BWW Review: FEATHERS OF FIRE Brings a Persian Epic to the Stage With Unmatched Creativity
You may think you've seen a shadow theatre production, but I can guarantee you've never seen anything like this.
Feathers of Fire is a family-friendly shadow puppet production, consisting of eight actors and more than 160 puppets. Combined, these elements create jaw-dropping illusions that stump even those who have worked in the theatre for years.
The show is nothing short of magic. The way the human bodies combine with masks, puppets, and animated backdrops creates a visually stunning piece in totality.
The story of Feathers of Fire follows a young boy named Zaul, who was left by his father on a mountainside and raised by a bird-goddess.
As a young man, Zaul eventually reunites with his father and becomes a great ruler. He enters a star-crossed relationship with the princess Rudebeh, who is forbidden to marry Zaul because she is a descendant of the serpent king.
The pair must convince the king to allow them to marry, and when they do, they give birth to Rostam, the "Hercules of Iran."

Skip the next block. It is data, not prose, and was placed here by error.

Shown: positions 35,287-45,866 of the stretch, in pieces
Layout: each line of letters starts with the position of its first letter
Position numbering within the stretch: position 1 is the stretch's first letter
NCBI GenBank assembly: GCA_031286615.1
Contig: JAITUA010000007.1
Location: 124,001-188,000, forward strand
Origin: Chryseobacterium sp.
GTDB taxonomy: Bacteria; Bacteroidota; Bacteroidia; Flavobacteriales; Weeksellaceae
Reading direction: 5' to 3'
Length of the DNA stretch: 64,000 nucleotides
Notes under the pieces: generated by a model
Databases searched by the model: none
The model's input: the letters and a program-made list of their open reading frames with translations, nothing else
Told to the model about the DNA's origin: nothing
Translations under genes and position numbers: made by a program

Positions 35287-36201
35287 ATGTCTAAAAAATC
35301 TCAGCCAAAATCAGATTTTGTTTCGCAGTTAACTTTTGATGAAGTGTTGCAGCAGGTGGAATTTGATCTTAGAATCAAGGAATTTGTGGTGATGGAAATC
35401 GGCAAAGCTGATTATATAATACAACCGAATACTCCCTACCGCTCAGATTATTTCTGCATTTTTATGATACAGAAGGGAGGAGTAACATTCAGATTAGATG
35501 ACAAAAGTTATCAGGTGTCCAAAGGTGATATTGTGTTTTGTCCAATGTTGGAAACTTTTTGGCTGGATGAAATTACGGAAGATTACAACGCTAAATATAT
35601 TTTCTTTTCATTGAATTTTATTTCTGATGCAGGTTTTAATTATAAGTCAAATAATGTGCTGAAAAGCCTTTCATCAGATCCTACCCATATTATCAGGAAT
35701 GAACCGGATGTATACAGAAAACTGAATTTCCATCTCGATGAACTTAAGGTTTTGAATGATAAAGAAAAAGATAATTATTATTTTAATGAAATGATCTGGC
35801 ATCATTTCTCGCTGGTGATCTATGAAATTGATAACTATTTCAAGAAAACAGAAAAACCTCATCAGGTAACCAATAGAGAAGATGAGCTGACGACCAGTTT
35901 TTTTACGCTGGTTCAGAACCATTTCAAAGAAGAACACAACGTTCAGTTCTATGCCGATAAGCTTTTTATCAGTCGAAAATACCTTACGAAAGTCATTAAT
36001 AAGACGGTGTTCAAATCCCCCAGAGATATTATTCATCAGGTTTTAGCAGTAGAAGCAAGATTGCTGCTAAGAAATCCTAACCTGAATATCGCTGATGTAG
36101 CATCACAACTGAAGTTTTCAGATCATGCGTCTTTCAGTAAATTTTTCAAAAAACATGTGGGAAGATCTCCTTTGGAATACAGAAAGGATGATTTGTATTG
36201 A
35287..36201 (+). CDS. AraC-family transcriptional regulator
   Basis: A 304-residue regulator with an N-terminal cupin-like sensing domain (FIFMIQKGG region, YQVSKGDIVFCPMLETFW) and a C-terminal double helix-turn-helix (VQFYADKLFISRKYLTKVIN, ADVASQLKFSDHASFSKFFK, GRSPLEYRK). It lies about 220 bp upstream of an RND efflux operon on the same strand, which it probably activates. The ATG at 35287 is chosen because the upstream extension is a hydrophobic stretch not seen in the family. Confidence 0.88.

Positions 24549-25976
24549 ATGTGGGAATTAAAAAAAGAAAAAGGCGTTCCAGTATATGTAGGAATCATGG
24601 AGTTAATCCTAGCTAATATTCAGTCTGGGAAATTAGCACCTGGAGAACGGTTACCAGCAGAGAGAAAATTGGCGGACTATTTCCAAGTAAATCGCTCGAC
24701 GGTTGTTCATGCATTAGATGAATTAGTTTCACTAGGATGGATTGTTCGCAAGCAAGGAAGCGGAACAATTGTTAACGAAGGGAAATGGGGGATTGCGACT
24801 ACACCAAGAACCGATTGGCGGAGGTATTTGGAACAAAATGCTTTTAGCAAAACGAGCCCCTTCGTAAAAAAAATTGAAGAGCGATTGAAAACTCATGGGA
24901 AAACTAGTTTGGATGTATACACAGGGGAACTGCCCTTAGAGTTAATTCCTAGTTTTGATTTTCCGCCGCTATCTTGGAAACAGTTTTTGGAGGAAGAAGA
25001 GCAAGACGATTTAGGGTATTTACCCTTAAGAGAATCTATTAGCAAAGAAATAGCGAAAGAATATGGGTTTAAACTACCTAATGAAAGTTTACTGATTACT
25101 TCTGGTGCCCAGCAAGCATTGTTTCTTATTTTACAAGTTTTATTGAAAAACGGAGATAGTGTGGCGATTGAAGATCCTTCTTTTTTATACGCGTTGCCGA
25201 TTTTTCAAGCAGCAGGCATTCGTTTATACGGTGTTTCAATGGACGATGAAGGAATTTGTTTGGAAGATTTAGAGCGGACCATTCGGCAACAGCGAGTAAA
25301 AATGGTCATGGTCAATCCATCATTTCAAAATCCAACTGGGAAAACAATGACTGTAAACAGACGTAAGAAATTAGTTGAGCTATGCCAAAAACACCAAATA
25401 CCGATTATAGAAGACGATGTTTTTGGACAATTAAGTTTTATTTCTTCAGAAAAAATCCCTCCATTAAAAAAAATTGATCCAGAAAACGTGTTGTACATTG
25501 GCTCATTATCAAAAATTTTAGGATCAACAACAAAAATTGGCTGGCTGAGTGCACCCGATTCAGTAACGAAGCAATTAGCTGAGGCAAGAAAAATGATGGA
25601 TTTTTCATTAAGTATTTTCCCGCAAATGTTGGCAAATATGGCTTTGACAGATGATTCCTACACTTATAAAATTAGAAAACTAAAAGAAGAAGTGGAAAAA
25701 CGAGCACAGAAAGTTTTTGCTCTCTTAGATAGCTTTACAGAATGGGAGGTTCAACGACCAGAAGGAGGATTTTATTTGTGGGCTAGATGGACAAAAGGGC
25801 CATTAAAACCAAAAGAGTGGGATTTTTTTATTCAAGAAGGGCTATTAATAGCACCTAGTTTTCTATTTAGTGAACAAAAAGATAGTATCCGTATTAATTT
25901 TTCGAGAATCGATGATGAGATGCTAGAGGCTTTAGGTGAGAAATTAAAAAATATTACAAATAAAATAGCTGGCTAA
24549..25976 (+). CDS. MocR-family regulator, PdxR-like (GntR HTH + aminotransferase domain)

Zaul and Rudebeh's story is action-packed, and riddled with twists and turns along the way, keeping the lovers from being together.
The plot of the play is, of course, basic, and almost resembles a children's film. The characters do not have much depth and the story moves from scene to scene quite abruptly with not much time for transition.
However, this all can be forgiven because of the nature of the piece. The shadow puppetry and projected backgrounds do not allow for much in the way of transitions. The effects they create make the audience forget about the simplicity of the story itself.
The most stunning "puppet" is that of the bird goddess. The mask she wears is colored, and looks almost like stain glass against the backdrop. She is clearly in the shape of a human but covered in feathers so disbelief can be suspended. The first time she "took flight" my jaw dropped at the beauty of it.
The play does not take itself too seriously in terms of the acting, but while intended to be family-friendly, never feels childish. The audience was laughing at the way some of the characters acted, the childishness of Rudebeh's father being one example.
The score is stunning as well, and adds to the dramatic moments beautifully. It tied the piece together in a perfect way.
At the end of the piece, the actors took their bows, allowing the audience to see the puppets for what they were. I won't give away the magic, but the way the masks were situated to look like cartoon faces when backlit blew me away. The creativity of this creation is unmatched.